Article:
All posts by Jonathan Marz

What’s The Deal With The California Consumer Privacy Act?

Have you heard about California’s big new privacy law? The “California Consumer Privacy Act of 2018” (the “Privacy Act”; Cal. Civil Code § 1798.100 et seq.) goes into effect in January of 2020. Significant media coverage surrounding the new law has led many businesses – Terrapin included – to question whether and how the law may apply to them. Terrapin has analyzed the new law and while we do not expect it will affect our clients from an operations or business perspective right now, we feel it’s important to understand how it may impact you personally.

What Is The Privacy Act About?

The Privacy Act is intended to give consumers greater control over personal information that businesses collect about them. The legislative findings in support of the law refer to the proliferation of personal information in the digital and Internet age, and the increasing difficulty people have controlling the use of such information. Remember the 2018 Facebook-Cambridge Analytica scandal? That is cited as one example and motivator for the new law. The Privacy Act is frequently compared to the EU General Data Protection Regulation (Regulation (EU) 2016/679), commonly referred to by its initials “GDPR.”

What Information Is Covered By The Privacy Act?

The Privacy Act defines personal information broadly – information “that identifies, relates to, describes, is capable of being associated with, or could reasonably be linked, directly or indirectly, with a particular consumer or household.”  Cal. Civil Code § 1798 .140(o).  This information includes:

  • Names
  • Addresses – postal, email, and Internet Protocol (“IP”) addresses
  • Social security numbers
  • Account names
  • Drivers license numbers
  • Passport numbers
  • Biometric information
  • Internet activity (browsing history, search history, and info regarding a consumer’s interaction with a website, app, or advertisement
  • Geolocation data
  • Audio/visual information
  • Professional or employment related information
  • Education information
  • “Inferences drawn” from such information to create a “profile” about a consumer reflecting their preferences, characteristics, psychological trends, preferences, predispositions, behavior, attitudes, intelligence, abilities, and aptitudes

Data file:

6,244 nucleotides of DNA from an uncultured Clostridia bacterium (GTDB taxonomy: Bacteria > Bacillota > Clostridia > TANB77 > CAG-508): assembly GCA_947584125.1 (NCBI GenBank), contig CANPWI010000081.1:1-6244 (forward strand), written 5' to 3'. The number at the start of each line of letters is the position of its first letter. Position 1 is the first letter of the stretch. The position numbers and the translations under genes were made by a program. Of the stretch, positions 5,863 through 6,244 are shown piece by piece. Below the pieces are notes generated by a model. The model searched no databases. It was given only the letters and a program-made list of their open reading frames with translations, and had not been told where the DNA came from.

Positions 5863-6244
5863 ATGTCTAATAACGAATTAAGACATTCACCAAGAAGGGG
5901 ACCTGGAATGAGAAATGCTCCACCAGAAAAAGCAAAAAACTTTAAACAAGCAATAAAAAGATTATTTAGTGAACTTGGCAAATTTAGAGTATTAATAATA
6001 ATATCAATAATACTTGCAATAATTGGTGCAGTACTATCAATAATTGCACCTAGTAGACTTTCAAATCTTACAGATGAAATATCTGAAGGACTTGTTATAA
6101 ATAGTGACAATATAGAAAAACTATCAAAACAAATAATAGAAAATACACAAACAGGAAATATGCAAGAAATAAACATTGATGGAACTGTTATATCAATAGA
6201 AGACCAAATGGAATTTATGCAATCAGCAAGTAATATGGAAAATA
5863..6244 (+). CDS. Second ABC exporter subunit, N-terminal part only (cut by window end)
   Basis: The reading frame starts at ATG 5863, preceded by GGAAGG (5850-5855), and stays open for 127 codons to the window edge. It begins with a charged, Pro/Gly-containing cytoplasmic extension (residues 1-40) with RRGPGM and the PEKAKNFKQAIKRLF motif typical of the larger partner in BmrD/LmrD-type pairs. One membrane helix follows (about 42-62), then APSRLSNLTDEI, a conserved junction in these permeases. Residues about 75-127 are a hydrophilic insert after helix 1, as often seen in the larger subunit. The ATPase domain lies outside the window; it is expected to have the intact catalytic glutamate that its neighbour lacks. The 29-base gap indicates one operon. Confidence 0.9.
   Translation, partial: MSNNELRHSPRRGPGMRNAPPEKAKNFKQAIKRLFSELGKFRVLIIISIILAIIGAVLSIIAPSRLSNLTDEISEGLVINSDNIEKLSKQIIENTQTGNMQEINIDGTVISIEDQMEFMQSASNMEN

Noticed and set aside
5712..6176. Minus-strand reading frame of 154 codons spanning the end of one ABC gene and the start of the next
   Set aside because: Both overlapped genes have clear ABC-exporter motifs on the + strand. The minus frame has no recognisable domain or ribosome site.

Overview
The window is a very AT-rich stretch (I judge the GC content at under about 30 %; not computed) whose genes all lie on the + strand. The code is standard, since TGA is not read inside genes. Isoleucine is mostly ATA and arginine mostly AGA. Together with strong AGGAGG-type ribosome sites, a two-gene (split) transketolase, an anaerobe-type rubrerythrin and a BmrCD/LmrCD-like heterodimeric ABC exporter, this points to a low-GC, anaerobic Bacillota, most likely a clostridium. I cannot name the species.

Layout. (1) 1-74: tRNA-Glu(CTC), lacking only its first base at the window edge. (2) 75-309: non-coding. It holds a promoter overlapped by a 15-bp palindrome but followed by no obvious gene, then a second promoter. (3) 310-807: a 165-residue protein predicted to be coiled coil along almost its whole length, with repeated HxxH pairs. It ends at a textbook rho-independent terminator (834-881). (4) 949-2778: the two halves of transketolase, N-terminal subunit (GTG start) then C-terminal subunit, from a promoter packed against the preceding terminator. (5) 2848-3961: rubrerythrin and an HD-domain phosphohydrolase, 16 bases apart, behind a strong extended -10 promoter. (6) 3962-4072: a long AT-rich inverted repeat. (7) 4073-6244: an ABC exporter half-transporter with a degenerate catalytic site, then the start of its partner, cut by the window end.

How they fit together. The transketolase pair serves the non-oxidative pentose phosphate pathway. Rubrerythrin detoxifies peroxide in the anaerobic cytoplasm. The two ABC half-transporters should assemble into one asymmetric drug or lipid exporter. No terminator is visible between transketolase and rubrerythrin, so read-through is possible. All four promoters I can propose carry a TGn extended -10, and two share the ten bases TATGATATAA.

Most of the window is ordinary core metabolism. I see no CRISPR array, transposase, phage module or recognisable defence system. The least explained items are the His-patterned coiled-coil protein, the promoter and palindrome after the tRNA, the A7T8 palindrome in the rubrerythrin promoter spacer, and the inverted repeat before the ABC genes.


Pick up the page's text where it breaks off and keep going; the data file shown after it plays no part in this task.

Id.  Personal information does not include information that is “publicly available,” such as information “lawfully made available from federal, state, or local government records,” or consumer information that is “deidentified or aggregate” in nature.  Cal. Civil Code § 1798.140(o)(2).

What Businesses Are Covered By The Privacy Act?

Again, Terrapin does not expect that the Privacy Act will impact our clients from an operations or business perspective. It applies to for-profit businesses that: 1) do business in California; 2) collect, or have collected for their benefit, consumers’ personal information; 3) participate in the determination of the purposes and means of the processing of such personal information; and 4) satisfy one or more of the following thresholds:

  • Have annual gross revenues in excess of twenty-five million dollars ($25,000,000);
  • Annually buy, receive, or share, for commercial purposes, the personal information of 50,000 or more consumers, households, or devices; or
  • Derive 50 percent or more of their annual revenues from selling consumers’ personal information.

Cal. Civil Code § 1798.14(c)(1).

What Are Consumers’ Rights Under The Privacy Act?

The Privacy Act provides consumers three basic “rights” regarding their personal information:

  • The right to know what personal information a business has collected about them; the sources of that information; what that information is being used for; and if and to whom that information has been sold. Civil Code §§ 1798.100(a), 1798.110(a), 1798.115(a)